How Rookie Changed the Internet for Girls and Women

Tavi Gevinson.
Tavi Gevinson. Photo: Walter McBride/Getty Images

Ten years after founding Style Rookie, the kid fashion blog that would later morph into online magazine Rookie, Tavi Gevinson, 22, announced in a heartfelt editor’s letter that she was folding the publication. The note, she wrote, would be “the last post on Rookie.”

“I am feeling about 100 emotions right now, and not all of them are sad: I would actually say that most fall under ‘gratitude,’ also ‘pride’ and ‘awe’ and ‘faith in humanity based on how this was able to even exist at all and go on for as long as it did,’” Gevinson writes in the six-page letter.

Rookie was often described as a “website for teenage girls,” and the publication was known for its explicitly feminist lens, refreshing approaches to classic teen magazine sections like “Dear Diary,” and alt-90s nostalgia. It was a publication through which many of today’s best writers, editors, photographers, and artists passed, many of whom cite Rookie as the site that helped launched their careers.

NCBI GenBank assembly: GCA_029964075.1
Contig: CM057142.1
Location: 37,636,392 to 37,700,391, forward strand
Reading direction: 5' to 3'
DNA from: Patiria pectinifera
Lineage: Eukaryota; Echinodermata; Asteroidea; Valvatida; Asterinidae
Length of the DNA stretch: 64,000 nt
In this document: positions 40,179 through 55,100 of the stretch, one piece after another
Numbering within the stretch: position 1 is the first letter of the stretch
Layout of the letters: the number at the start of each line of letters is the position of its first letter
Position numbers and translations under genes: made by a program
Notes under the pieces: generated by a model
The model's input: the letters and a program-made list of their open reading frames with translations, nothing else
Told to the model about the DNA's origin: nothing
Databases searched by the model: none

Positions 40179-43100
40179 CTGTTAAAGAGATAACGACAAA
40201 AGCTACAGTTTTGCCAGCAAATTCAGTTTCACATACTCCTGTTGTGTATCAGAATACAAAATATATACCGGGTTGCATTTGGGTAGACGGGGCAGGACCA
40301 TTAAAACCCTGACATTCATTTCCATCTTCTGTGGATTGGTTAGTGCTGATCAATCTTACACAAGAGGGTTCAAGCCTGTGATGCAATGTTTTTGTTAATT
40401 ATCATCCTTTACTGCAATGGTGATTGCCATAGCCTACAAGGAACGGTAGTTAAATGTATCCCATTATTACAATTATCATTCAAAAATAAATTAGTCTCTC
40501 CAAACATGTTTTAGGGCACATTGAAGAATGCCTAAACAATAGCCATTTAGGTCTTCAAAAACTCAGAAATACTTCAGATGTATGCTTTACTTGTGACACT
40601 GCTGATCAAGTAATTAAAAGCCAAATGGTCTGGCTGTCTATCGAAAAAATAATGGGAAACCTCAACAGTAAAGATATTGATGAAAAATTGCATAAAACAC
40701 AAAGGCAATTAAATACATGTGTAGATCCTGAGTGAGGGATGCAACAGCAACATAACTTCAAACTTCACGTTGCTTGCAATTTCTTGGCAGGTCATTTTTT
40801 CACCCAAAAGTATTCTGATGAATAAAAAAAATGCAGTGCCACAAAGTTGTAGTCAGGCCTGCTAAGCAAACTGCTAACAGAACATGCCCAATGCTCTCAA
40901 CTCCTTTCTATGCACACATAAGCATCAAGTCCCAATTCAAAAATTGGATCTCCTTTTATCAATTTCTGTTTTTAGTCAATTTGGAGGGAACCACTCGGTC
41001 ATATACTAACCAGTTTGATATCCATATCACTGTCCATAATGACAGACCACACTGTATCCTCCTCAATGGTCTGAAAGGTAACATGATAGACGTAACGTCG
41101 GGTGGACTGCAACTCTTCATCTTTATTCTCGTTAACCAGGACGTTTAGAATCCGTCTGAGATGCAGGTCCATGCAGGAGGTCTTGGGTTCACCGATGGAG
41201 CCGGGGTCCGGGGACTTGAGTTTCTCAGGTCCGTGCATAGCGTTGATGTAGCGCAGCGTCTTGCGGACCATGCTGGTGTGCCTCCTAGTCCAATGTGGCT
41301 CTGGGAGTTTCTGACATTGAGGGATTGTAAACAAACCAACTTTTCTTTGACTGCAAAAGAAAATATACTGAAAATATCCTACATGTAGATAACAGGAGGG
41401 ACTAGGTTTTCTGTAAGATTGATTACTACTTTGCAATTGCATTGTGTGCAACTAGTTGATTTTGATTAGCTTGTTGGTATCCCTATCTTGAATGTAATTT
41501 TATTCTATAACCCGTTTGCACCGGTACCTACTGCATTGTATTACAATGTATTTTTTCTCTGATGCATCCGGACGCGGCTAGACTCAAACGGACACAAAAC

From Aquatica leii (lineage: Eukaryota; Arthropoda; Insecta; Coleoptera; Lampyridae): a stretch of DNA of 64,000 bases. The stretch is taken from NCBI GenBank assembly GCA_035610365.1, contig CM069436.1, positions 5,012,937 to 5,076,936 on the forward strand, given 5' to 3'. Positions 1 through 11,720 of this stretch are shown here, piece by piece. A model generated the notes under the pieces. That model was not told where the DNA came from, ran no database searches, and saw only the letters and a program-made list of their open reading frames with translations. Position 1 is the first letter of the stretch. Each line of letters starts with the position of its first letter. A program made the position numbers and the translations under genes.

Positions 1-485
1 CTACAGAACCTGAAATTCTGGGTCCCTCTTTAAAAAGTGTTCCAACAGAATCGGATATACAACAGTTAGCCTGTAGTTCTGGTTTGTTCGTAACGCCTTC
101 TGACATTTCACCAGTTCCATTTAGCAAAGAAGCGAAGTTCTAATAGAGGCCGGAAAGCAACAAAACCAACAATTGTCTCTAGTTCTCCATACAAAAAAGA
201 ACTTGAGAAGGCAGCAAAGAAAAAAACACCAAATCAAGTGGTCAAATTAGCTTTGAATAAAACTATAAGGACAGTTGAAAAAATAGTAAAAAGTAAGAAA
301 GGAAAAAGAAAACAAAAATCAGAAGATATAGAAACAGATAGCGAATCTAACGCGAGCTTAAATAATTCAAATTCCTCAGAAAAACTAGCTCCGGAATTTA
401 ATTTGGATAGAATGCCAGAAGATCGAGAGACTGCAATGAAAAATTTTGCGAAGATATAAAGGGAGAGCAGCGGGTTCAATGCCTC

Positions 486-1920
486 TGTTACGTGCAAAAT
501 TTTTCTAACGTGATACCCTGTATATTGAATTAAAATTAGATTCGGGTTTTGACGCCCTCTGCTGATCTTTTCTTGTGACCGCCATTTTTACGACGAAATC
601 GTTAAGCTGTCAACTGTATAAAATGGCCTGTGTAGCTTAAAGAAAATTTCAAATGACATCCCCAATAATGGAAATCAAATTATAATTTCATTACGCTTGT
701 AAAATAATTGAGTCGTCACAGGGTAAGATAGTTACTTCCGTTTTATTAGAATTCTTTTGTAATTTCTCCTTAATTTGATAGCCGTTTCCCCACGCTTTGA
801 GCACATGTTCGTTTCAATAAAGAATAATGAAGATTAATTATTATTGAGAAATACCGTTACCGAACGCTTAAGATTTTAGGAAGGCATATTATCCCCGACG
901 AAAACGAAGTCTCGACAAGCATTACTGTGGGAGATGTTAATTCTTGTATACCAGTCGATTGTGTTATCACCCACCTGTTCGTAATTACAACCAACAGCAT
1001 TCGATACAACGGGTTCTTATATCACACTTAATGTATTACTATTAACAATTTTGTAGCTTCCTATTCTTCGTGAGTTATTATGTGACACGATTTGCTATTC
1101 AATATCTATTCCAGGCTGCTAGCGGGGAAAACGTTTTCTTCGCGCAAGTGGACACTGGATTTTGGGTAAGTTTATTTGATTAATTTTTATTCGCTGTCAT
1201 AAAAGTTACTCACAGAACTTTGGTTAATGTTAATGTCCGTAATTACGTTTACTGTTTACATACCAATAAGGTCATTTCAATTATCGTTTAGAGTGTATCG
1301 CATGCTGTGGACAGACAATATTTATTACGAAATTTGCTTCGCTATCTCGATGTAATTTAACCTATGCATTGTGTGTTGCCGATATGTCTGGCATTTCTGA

Gevinson writes that the decision to cease publication was not an easy one, but that it had come to seem like the only possible path. “Digital media has become an increasingly difficult business,” she writes, “and Rookie in its current form is no longer financially sustainable.” (While the publication is folding, the site will remain up for at least a few months.)

In the midst of reckoning with the current state of the media industry, Gevinson peppers in messages of nostalgia and gratitude, especially toward all of those who worked on, contributed to, or religiously read Rookie.

“[The] organicness of Rookie was in part a testament to the way people rallied around it: the contributors and readers who were willing to share pieces of themselves and support each other,” she writes — a sentiment former writers, editors, and fans echoed on Twitter, where they recalled what it was like to grow up with Rookie and spoke of its lasting impact.

How Rookie Changed the Internet for Girls and Women